Anti-LGBTQ education laws, including Don’t Say Gay, went into effect

For most US students, summer vacation is in full swing, ushering in days at camp, by the pool, or plowing through that summer reading list.

But starting July 1, queer and transgender students in six states could face dramatically different school environments than in the past.

Earlier this month, 10 anti-LGBTQ laws went into effect, all related to education. The laws include Florida’s novel restrictions banning classroom discussions about gender and sexuality, which have become a template for other states trying to limit what students learn about these topics and when.

Also going into effect in July: restrictions on the sports teams that transgender students can join in Indiana, South Dakota, Tennessee and Utah, and a law in Alabama that mirrors Florida’s “don’t say gay” law, but also includes transgender students in it prevents using bathroom. Lockers and other facilities appropriate to their gender.

The Alabama legislature passes laws that restrict the rights of trans children

While school districts across the country are months away from realizing the full impact of these new guidelines, LGBTQ and civil rights activists are alarmed. These laws could have devastating effects on the mental health of LGBTQ students, a demographic already more likely to suffer from depression and suicide, and fuel a culture of fear and distrust among students and school staff, experts say.

Additionally, given the novelty of these types of laws, there is confusion among schools, community members and attorneys about how to enforce them.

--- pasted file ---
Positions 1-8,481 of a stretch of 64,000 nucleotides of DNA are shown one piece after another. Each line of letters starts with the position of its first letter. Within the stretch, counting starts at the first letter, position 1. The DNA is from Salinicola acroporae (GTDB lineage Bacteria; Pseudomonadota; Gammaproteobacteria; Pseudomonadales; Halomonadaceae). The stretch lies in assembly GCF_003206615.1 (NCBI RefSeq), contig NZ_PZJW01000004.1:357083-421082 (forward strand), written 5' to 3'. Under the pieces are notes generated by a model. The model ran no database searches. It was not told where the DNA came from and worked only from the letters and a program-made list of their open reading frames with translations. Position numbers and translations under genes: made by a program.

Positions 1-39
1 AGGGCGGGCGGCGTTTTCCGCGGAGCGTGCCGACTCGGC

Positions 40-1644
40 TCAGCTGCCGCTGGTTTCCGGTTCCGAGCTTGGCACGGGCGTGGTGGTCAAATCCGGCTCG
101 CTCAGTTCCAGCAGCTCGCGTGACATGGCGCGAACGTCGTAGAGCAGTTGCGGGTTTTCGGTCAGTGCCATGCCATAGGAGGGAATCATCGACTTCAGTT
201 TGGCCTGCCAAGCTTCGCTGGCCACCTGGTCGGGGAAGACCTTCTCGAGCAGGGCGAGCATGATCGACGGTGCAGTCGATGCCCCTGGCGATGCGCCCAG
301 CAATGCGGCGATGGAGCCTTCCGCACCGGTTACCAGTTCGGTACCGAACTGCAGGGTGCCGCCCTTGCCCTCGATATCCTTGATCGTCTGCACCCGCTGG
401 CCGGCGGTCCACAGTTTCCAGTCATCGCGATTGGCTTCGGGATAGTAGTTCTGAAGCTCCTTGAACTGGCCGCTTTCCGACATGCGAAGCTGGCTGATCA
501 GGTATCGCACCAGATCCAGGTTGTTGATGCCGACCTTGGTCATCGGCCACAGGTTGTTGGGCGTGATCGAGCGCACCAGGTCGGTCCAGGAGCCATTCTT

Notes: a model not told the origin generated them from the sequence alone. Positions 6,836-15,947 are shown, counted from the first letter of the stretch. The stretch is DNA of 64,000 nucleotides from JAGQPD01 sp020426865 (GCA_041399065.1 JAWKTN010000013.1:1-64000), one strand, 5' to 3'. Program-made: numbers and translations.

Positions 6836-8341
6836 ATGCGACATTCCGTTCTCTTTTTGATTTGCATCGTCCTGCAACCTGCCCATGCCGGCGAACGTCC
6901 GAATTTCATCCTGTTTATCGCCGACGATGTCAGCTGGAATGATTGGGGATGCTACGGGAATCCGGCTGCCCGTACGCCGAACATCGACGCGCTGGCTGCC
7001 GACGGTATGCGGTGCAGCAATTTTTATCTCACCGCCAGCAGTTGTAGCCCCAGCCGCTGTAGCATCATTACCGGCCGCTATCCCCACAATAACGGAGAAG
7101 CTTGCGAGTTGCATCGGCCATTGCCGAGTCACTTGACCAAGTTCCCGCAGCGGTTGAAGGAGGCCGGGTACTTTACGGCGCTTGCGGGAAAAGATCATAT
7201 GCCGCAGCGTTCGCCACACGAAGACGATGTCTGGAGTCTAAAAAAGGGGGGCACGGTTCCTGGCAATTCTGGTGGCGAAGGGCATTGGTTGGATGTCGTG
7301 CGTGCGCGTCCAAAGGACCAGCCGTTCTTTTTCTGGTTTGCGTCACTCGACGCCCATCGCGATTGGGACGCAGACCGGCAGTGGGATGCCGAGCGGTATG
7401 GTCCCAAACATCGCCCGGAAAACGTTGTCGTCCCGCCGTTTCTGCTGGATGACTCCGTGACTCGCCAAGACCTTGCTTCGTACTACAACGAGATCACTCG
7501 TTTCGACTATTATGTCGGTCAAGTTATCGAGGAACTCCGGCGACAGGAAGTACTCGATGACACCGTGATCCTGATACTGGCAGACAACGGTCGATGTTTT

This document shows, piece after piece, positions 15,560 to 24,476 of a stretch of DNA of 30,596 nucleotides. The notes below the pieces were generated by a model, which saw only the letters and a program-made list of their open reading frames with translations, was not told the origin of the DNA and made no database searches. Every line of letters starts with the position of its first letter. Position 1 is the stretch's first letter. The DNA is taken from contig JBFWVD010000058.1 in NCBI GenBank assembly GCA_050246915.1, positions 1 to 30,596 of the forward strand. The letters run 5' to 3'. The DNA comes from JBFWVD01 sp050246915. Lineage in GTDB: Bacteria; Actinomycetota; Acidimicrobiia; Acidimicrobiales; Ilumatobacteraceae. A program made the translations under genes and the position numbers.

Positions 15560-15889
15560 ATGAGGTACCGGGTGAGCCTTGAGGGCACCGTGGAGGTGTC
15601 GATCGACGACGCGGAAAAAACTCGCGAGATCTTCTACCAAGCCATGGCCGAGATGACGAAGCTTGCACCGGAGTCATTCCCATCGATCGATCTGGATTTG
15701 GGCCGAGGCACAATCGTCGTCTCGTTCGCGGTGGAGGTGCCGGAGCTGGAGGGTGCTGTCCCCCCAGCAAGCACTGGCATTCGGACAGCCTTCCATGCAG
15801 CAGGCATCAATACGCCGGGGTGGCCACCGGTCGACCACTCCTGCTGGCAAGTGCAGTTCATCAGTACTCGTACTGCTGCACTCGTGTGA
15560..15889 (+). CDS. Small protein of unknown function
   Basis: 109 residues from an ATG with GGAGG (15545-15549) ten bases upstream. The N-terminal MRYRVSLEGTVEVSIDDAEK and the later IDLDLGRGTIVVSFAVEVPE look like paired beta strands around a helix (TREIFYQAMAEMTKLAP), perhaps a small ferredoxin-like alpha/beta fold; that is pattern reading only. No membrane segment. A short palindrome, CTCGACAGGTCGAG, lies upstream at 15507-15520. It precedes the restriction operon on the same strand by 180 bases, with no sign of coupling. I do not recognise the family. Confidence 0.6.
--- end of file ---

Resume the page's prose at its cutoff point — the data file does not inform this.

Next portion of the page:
These bills will have a lasting impact on LGBTQ students, said Sam Ames, director of advocacy and government affairs at the Trevor Project, which supports LGBTQ youth in mental health crises. And the organization’s polls suggest these policies may already be having an impact, as young people observe nationwide debates about their place in society.

Ames thinks it’s a coincidence that so many education-focused laws were enacted at the same time. And, he added, the different bills would impact different aspects of young people’s lives — whether it’s forcing a trans boy to use a girl’s locker room; forbidding a child to talk about how they identify or who they are attracted to; or the requirement that a girl deemed “too manly” must have her gender verified before she can play a team sport.

“The only thing these [laws] truly having in common is their goal,” Ames said.

Lawmakers who introduced these laws have argued that they should protect children, promote fairness and, in the words of Florida Gov. Ron DeSantis (R), roll back “awakened gender ideology.”

South Dakota Gov. Kristi L. Noem (R) said the state’s ban on trans women participating in women’s sports, the first such law signed this year, would ensure “that girls always have… an opportunity.” are for a level playing field, for fairness that gives them the chance to experience success.”